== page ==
A campus disruption brought on by COVID-19 did not bring an end to intellectual curiosity at La Salle University.
Students, faculty, and staff conducted 71,780 unique searches in Connelly Library’s databases over the final eight weeks of the Spring 2020 semester. In particular, students sought information on a wide range of subjects, from religion and psychology to business and public health.
Access to virtual resources will be remain critically important for La Salle’s community as the University transitions into a new academic year.
“When people think of libraries, they think of books,” said Eithne Bearden, electronic resources and outreach librarian at La Salle’s Connelly Library. “Naturally, our patrons did not have access to our print book collection. However, we have access to more than 1.2 million unique e-book titles, so students still have a vast number of options which they could read online or download.”
Need research assistance?
Connelly Library is offering web conferencing with librarians for research assistance, specifically for upper-level undergraduate students and graduate students. This outreach allows online or off-campus students the opportunity to get personalized assistance with the library research resources. Schedule a Zoom session by emailing either Bernetta R. Doane, the head of information literacy and outreach, or Eithne Bearden, electronic resources and outreach librarian.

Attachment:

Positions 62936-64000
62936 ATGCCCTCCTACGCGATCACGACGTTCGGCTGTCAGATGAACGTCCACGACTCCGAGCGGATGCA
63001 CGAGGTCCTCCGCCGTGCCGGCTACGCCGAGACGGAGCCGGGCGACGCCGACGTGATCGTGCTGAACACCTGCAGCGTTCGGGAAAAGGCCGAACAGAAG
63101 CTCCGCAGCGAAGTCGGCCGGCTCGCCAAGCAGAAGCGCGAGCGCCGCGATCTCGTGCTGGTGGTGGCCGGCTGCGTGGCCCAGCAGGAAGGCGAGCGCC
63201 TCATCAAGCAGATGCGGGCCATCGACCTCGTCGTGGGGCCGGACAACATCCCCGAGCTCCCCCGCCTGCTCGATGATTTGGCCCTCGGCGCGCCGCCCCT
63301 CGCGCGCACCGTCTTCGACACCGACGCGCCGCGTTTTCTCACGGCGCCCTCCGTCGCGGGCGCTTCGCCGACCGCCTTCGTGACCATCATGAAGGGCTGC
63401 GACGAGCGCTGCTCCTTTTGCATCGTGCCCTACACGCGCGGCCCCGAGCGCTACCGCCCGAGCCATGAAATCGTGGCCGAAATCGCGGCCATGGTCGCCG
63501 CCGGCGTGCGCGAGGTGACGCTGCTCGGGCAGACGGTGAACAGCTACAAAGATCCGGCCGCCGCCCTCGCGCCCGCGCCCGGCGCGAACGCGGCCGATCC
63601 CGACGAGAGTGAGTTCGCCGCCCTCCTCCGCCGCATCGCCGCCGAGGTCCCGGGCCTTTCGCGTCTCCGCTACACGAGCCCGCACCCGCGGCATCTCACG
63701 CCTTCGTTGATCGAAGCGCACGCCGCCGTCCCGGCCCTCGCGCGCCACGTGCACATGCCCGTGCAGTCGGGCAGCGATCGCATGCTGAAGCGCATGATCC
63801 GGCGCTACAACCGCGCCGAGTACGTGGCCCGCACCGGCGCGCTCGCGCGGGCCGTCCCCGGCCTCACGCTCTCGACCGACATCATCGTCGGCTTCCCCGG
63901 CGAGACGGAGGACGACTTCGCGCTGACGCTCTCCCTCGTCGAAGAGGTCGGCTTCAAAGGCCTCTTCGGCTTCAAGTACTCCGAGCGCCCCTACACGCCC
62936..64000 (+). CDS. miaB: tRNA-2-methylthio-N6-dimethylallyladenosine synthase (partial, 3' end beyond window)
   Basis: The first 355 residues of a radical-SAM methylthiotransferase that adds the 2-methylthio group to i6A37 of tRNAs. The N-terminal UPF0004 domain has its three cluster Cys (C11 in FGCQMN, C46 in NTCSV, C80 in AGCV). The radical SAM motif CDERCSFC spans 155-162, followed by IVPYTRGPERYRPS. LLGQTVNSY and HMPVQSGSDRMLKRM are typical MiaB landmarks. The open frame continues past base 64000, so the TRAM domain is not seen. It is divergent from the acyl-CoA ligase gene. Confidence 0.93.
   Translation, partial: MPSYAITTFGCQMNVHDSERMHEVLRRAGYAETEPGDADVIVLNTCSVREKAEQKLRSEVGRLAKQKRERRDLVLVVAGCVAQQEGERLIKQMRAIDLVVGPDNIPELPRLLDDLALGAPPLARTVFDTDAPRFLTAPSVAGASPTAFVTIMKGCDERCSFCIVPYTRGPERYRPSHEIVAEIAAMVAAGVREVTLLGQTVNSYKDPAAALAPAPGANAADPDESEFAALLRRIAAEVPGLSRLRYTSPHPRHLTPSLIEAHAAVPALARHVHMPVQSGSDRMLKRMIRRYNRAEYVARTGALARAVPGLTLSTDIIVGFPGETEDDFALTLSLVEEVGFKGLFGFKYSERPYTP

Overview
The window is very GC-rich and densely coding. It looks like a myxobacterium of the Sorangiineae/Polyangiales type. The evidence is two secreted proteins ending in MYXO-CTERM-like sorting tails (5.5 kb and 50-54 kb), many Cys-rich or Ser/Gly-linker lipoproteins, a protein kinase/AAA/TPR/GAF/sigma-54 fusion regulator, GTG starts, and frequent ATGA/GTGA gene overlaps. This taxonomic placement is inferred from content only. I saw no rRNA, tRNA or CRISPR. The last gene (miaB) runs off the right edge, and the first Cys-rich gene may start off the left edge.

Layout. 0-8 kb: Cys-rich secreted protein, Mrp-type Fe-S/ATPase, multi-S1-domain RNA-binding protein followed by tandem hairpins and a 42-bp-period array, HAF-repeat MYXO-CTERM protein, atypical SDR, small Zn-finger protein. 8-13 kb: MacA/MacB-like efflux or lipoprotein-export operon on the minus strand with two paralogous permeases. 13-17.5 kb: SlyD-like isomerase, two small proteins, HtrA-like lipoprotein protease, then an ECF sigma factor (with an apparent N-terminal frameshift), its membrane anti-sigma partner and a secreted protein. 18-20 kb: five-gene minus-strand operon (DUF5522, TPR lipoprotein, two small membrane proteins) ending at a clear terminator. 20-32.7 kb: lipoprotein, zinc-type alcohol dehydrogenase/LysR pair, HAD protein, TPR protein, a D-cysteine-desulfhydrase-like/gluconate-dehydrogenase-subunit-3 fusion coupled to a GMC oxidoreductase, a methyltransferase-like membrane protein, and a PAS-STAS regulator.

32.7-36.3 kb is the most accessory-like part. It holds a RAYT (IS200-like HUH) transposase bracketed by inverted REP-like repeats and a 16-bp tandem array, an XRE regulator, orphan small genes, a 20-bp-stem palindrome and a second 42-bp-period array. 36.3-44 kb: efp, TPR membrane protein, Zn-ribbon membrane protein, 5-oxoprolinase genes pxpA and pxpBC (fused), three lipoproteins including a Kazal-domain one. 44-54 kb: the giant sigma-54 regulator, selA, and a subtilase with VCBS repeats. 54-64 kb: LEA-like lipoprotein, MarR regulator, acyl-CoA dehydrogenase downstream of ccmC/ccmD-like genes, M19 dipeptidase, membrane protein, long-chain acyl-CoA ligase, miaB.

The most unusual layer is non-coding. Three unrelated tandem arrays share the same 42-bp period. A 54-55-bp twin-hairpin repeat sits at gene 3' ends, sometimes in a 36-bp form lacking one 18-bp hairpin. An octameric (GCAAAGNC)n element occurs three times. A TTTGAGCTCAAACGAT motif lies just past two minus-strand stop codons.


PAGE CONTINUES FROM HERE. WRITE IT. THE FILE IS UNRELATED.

Subject matter of the most-used e-books in Connelly Library’s collection spanned topics like the Cuban missile crisis, science fiction, management and decision making, counseling and psychotherapy, and feminism.
Among the most-popular Summon searches in March and April: managerial decision, ethnocentrism, Peter the Great, globalization, and relationship dialectics theory. Across the same time period, the most-popular library guides searches included qualitative and quantitative research, Black Islam, and University Archives.
In both sources, the University community searched frequently for “COVID-19,” as well as more general health care terms like “disease,” “health,” and “nursing resources.”
“These searches show that, although COVID-19 was on students’ minds, they were continuing other studies, as well,” said Bearden.
To ease the recent move to remote instruction, the Connelly Library staff created two special library guides. One, called Free Academic Resources during the Pandemic, achieved nearly 12,000 uses. Another, called COVID-19, totaled nearly 1,000 uses—“a very high amount for one LibGuide (and) more than most get in a year,” said Bearden. The Free Academic Resources library guide provided links to e-books from Cambridge University Press, streaming videos from SAGE Publishers, and more—all provided from publishers and vendors during the crisis.
“The COVID-19 library guide brought together freely available information on the disease itself,” said Bearden. “It included some trials with scientific and medical publishers to support our science and nursing students who were forced to proceed in their courses without labs.”
Connelly Library’s virtual resources also offer access to nearly 171,000 e-journals and a 24/7 chat reference available to all patrons, with a professional librarian available for contact at any time of the day or night for around-the-clock support.
“Although our University had to quickly pivot to remote instruction,” Bearden said, “Connelly Library was able to provide our students with any educational material they needed.”
—Christopher A. Vito